The capture by U.S. Special Forces of a wanted terrorist in Libya has sparked "significant" Internet chatter among jihadists, who are calling for the kidnapping of Americans, sources told Fox News.
Abu Anas al-Libi, wanted for his role in the 1998 bombings of U.S. embassies in Africa, was snatched off a Tripoli street Oct. 5 by Delta Force soldiers, then interrogated on a Navy ship before being brought to New York, where he is expected to stand trial. Two sources who track social media traffic and Islamist web forums in North Africa and the Middle East told Fox News the capture has sparked a flurry of threats against Americans.
"Over the past few days, we picked up significant chatter related to the kidnapping of American citizens in response to the abduction of Abu Anas al-Libi," one source told Fox News, adding that jihadists are being encouraged to act unilaterally.
One twitter message posted under the handle "Abouyahya" on Wednesday explicitly stated, "There is [no] need to consult with anyone to kidnap an American."
The Middle East Media Research Institute (MEMRI) translated messages from the al-Fida web forum, known to host Al Qaeda followers, which called for the kidnapping of Americans to use as bargaining chips for the release of terrorists in U.S. custody.
"We shall not forget to mention our prisoners [incarcerated] in the oppressive U.S. jails, some of whom have been imprisoned for 20 years, such as the mujahid sheikh 'Omar 'Abd Al-Rahman [aka the Blind Sheikh], nor shall we forget our prisoners in Guantanamo, chief among them the mujahid Khaled Sheikh Muhammad..."
MEMRI reports that the web postings include photos of the Blind Sheikh, who was convicted in the 1993 World Trade Center bombing, and a recent picture of Khalid Sheik Mohammed, the self-described architect of 9/11, at the Guantanamo military detention camps.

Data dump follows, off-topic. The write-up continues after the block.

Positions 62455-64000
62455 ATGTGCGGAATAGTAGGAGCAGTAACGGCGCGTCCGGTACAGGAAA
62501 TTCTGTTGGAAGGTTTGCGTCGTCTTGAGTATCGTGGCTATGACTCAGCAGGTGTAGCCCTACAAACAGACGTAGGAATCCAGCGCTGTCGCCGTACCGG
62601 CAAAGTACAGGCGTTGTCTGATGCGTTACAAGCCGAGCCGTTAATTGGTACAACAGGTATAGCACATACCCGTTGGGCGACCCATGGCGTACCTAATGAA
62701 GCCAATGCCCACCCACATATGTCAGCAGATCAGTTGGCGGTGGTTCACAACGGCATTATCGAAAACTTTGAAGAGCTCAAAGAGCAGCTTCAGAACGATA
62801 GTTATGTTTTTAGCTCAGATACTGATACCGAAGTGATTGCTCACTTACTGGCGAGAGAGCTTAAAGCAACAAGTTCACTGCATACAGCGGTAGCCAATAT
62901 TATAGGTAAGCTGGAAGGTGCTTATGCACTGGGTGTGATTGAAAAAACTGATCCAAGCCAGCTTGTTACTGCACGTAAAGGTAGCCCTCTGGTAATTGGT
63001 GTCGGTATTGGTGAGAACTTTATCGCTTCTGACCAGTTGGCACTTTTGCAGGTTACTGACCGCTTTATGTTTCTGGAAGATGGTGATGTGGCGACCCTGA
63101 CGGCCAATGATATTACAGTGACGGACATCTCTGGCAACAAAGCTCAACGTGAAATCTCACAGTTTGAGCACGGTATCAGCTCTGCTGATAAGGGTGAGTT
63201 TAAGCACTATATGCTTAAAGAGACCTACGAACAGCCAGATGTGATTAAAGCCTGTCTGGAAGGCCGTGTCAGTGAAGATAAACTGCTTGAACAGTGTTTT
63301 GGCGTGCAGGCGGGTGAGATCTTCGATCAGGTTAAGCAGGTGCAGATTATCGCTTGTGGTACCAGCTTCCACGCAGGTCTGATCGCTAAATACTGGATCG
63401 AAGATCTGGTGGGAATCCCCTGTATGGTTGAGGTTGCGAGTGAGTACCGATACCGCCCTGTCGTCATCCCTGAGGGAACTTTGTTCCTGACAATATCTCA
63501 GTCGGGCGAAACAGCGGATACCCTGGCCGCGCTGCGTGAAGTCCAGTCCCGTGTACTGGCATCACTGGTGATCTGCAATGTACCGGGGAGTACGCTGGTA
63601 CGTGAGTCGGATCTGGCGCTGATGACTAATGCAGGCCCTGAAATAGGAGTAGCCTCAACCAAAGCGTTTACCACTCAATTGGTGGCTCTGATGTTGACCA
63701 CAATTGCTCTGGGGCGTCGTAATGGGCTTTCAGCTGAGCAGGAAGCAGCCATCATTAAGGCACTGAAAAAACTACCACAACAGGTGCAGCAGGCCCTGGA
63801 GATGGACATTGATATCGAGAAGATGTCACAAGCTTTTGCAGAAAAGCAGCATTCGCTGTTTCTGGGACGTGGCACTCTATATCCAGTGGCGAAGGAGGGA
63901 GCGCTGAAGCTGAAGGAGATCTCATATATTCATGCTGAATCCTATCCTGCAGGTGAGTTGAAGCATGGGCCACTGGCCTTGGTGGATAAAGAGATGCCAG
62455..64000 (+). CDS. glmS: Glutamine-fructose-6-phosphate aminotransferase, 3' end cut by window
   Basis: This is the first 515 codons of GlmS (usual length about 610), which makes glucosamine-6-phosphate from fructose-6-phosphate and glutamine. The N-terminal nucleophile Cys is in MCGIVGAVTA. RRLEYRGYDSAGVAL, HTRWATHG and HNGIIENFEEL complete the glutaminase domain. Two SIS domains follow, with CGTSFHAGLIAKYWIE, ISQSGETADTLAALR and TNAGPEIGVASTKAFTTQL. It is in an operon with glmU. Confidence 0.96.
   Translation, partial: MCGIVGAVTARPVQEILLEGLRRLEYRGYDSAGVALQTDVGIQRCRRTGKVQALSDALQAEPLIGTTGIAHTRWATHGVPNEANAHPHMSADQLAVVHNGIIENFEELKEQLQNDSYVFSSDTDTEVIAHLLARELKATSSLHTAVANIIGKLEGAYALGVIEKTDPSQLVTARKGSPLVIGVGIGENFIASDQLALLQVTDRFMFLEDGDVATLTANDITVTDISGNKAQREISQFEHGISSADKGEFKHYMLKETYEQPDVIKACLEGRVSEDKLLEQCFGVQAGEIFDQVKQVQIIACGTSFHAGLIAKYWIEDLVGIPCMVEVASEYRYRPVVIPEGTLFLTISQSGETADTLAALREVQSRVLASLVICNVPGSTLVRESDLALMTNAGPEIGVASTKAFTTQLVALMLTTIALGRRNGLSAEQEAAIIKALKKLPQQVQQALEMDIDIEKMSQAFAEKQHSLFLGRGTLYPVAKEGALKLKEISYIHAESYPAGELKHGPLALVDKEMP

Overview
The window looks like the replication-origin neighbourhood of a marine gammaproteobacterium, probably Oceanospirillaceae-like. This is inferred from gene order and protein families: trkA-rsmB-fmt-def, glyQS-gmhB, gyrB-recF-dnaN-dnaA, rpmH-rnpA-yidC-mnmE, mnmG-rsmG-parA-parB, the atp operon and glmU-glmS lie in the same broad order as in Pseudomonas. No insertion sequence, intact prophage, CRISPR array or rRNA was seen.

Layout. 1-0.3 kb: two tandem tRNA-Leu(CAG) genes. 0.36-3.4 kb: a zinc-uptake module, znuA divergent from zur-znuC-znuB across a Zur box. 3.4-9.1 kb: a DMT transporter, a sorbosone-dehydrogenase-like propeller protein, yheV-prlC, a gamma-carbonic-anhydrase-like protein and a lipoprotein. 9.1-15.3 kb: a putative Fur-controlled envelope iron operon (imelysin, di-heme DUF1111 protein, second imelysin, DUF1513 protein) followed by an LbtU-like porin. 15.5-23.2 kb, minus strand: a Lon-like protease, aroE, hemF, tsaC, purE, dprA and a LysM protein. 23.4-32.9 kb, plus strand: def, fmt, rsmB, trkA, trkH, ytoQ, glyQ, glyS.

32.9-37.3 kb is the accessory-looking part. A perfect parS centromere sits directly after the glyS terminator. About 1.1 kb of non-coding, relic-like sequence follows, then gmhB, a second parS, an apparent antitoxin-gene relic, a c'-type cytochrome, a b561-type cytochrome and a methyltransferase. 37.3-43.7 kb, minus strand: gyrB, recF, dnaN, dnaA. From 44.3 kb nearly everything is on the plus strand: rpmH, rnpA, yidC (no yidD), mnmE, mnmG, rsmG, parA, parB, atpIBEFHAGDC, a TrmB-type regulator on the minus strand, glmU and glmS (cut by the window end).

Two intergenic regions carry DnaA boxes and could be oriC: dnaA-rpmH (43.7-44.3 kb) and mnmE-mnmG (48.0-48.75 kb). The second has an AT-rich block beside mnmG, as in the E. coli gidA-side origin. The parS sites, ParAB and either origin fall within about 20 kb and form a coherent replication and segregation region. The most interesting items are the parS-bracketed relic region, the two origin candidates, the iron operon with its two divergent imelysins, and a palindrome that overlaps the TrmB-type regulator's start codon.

Al-Libi was snatched from his vehicle after months of advance planning and surveillance dating back to at least May.
After demonstrations protesting the al-Libi raid in Benghazi, a little known group, calling itself the White-Benghazi rebels is now posting threats on social media to sabotage gas pipelines, block ports in Tripoli, and to kidnap Americans.
Analysts said the chatter suggests the kidnapping of Americans has the tacit of approval of Al Qaeda senior leadership. Citing the abduction of American aid worker Warren Weinstein, in October 2012, Ayman al-Zawahiri - the leader of Al Qaeda in Pakistan - endorsed kidnapping to his followers. Posted online, the Zawahiri video message said Al Qaeda members must renew their efforts to force the release of the Blind Sheikh.
After the al-Libi raid, Fox News asked the State Department if it believed retaliation against U.S. targets in the region was likely.
"Well, our security at our embassies, particularly in places like Tripoli, are always on an incredibly high footing, so I'm not going to get into specifics about what the security looks like," said State Department spokeswoman Marie Harf. "Obviously, we'll take steps if we need to."
Both the CIA and the national counterterrorism center also known as the NCTC, the nation's hub for threat analysis, are aware of the threats on social media, but declined to comment. Fox News asked the State Department if it was aware of the new threats, and whether it was considering changes to the regional security posture, but neither Harf nor fellow State Department spokeswoman Jen Psaki responded.
Catherine Herridge is an award-winning Chief Intelligence correspondent for FOX News Channel (FNC) based in Washington, D.C. She covers intelligence, the Justice Department and the Department of Homeland Security. Herridge joined FNC in 1996 as a London-based correspondent.